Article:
EU Recovery Fund must not become a permanent instrument
The Corona-Recovery Fund means that the EU member states will jointly be held liable for debt amounting to hundreds of billions. This poses high risks to the federal budget.
As a response to the COVID-19 pandemic, the member states of the European Union (EU) have decided to implement a Recovery Fund (Next Generation EU). For the first time in its history, the European Union will be authorised to issue EU bonds to borrow funds of €750 billion on the capital market and pass most of these on as grants to its member states.
The Recovery Fund implements debt-financed transfers
The Recovery Fund will result in debt-financed transfers among the member states. The reason is that the funds made available as grants are not to be repaid by the recipient countries but via the Union budget. Loan recipients do not coincide with the states in charge of redemption. Germany will likely be the largest net contributor with a net contribution of €65 billion.
Member states commit to joint debt liability
The Recovery Fund is a turning point for the European financial architecture: For the first time, the member states can jointly be held liable with their future contributions to the EU budget for the Fund debt incurred. In case, member states will not be able to meet their repayment obligations, the other member states must step in to cover any pending repayments from their contributions to the EU budget.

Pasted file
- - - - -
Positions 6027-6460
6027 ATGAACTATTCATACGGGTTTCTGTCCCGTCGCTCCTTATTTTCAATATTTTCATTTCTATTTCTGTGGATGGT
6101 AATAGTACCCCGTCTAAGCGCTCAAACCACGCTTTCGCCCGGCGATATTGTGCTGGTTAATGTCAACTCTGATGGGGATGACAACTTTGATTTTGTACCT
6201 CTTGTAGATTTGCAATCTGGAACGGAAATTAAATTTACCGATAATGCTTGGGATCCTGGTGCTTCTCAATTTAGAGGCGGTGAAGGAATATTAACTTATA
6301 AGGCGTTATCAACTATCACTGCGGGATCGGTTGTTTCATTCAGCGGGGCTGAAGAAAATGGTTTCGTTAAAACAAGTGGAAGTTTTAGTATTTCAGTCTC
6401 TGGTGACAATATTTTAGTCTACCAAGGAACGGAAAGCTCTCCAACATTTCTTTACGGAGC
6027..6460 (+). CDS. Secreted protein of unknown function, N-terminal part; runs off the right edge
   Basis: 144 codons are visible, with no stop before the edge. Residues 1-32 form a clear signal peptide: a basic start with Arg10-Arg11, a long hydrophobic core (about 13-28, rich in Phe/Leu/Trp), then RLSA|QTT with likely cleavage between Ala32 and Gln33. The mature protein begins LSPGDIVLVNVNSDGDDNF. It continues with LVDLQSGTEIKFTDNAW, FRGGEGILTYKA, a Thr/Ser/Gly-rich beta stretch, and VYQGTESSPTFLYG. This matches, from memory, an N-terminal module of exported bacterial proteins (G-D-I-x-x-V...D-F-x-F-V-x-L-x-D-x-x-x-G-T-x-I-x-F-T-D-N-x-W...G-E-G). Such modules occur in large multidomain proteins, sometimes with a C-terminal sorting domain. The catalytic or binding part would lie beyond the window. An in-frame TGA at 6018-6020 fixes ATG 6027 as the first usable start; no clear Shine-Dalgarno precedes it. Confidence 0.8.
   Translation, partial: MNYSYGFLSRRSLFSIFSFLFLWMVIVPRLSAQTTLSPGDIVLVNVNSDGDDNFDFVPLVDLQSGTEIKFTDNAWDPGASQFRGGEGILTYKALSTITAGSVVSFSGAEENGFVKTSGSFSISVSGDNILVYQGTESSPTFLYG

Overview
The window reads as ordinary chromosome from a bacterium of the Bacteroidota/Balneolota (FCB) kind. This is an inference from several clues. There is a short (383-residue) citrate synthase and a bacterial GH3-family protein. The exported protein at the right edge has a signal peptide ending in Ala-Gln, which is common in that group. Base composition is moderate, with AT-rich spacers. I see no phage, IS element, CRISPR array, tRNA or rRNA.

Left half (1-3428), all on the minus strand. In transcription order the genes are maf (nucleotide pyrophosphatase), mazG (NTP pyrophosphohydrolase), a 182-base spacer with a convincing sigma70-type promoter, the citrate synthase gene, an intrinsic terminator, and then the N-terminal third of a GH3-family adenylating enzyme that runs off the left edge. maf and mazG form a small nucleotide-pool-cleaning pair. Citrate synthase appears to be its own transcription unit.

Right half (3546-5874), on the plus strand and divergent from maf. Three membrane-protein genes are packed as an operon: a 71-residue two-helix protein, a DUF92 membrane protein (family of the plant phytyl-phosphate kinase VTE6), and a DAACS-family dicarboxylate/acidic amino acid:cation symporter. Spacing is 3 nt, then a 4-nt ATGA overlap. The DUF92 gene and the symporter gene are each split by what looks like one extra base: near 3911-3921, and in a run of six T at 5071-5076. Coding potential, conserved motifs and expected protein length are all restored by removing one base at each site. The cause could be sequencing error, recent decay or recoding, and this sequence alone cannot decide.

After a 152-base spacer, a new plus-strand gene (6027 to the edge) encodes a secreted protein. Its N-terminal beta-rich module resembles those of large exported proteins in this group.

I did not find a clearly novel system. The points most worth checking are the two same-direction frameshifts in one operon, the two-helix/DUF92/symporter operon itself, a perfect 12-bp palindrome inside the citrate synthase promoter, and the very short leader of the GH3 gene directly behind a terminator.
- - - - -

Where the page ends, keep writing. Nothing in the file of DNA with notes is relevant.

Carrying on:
The Recovery Fund paves the way for circumventing fiscal rules
The fiscal rules serve to limit debt in the member states. However, the rules do not apply to debt incurred by the Union. The Recovery Fund makes it possible for member states to circumvent the fiscal rules by borrowing at Union level and assigning the funds received to themselves by way of grants.
Strong member states for a strong Europe
The Recovery Fund is designed to support the member states to cushion the adverse economic impact of the coronavirus pandemic. Another purpose is to strengthen economic and social resilience and create new jobs. Also, the Fund serves to contribute to further greening and digital transformation.
However, our findings illustrate that the Recovery Fund might in fact weaken the European Union. Overall, the Recovery Fund may weaken the Union as a community based on the rule of law and solidarity and may put at risk the stability of the Economic and Monetary Union. Member states may face considerable liability risks associated with community debt. In addition, the Recovery Fund might be taken as a precedent to transfer costs of future crises to the Union level. Such a liability mechanism would set the wrong incentives. For this reason, the federal government should ensure that borrowing at Union level and a circumvention of the fiscal rules do not become a permanent solution.